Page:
A member of KPMG Africa Limited and part of KPMG in East Africa. The firm’s involvement in Kenya goes back to 1949 when it operated as Angus, Lawrie and Jeremy. The IDAS practice was established in 2007. After three critical formative years domiciled in Johannesburg, South Africa, the practice moved to Nairobi in 2010 establishing it as the headquarter of the IDAS practice In Africa. It has since then served as a Centre of Excellence (CoE) and provided thought leadership to the rest of the continent in order to develop cutting-edge methodologies to support development aid.
The Kenya office located in Nairobi, serves as the regional co-ordinating office for KPMG IDAS, providing the required networking to facilitate delivery of services on a timely basis to meet and exceed clients’ expectations.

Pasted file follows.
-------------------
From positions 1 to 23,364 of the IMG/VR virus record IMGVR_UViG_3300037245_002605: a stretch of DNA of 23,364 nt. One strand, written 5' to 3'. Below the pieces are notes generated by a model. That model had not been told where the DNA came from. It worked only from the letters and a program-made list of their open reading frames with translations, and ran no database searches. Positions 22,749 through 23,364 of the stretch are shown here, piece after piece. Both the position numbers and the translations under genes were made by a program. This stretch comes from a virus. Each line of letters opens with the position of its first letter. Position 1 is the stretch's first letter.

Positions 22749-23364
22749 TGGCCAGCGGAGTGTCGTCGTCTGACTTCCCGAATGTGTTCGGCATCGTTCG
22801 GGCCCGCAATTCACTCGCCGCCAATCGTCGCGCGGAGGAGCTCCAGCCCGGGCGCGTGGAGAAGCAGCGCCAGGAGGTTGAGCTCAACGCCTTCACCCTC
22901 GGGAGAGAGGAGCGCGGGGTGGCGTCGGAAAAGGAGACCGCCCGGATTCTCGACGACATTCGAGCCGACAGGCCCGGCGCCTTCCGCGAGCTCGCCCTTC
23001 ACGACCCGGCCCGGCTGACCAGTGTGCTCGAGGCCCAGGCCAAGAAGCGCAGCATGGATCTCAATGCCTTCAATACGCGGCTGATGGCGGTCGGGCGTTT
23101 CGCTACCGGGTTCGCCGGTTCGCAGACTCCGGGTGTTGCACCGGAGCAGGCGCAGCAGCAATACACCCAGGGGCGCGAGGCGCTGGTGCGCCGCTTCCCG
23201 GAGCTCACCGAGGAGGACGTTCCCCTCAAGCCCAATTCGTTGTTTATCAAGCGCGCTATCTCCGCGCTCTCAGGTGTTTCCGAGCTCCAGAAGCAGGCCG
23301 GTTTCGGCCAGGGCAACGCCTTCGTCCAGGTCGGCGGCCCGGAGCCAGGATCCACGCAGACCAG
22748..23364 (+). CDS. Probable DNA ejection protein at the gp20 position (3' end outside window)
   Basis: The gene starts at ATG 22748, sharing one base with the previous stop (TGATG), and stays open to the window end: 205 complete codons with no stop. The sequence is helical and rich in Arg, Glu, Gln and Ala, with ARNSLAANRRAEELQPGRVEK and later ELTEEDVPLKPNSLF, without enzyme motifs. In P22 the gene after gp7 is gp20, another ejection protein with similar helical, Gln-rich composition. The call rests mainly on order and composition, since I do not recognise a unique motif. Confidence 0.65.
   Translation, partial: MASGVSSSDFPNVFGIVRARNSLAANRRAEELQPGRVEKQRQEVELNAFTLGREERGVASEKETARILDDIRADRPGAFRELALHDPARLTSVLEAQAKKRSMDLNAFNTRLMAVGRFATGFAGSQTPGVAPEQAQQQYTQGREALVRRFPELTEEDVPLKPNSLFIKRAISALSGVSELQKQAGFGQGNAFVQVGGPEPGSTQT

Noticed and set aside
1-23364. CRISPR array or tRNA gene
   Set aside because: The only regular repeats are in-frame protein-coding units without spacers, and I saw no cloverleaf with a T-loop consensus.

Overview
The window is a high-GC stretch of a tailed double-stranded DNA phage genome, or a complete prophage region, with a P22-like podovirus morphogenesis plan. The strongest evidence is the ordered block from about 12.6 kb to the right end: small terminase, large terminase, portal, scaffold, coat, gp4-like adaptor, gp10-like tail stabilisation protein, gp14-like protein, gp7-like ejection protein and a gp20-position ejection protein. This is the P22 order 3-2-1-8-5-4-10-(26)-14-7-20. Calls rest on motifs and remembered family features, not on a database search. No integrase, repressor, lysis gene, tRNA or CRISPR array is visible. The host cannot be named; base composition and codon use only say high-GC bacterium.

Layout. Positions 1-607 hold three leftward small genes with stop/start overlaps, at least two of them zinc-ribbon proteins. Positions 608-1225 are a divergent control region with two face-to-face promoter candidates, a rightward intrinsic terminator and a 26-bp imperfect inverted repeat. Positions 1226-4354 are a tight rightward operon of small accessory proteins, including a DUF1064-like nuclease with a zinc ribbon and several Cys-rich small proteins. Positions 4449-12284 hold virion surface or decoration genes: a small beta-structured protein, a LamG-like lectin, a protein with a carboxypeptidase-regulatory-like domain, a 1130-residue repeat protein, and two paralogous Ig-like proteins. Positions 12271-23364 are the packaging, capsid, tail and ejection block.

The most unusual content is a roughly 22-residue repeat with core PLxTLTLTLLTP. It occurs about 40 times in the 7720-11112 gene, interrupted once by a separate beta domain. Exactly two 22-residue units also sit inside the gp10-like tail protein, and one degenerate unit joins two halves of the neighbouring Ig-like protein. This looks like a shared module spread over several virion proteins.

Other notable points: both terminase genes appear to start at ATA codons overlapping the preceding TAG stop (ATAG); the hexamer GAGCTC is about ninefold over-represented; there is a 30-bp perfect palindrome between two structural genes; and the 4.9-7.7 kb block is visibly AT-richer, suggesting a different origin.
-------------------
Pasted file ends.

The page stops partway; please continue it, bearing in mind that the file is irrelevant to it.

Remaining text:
With more than 80 professionals, the Kenyan team is implementing some of the largest, most exciting and innovative development programmes in Africa, enhancing health systems and citizen well-being, facilitating energy innovation and adaptation to climate change, supporting agricultural transformation which is leading to the realization of sustainable development. Some of the projects which are being run from the Nairobi office include the Global resilience Partnership (GRP), the Maternal County Innovative Challenge Fund, the MasterCard Fund for Rural Prosperity, Global Fund South Sudan
© 2017 KPMG Advisory Services Limited, a Kenyan Limited Liability Company and a member firm of the KPMG network of independent member firms affiliated with KPMG International Cooperative (“KPMG International”), a Swiss entity. All rights reserved.
Bridging the financial inclusion gap in Africa through the MasterCard Fund for Rural Prosperity
Investing in innovative systems to allow small-scale farmers to improve their inputs and gain access to regional markets.
Working in collaboration with the Government of Kenya in helping to reduce new-born and maternal mortality.
Our strategic locations place our expertise within reach of Africa’s most promising development recipients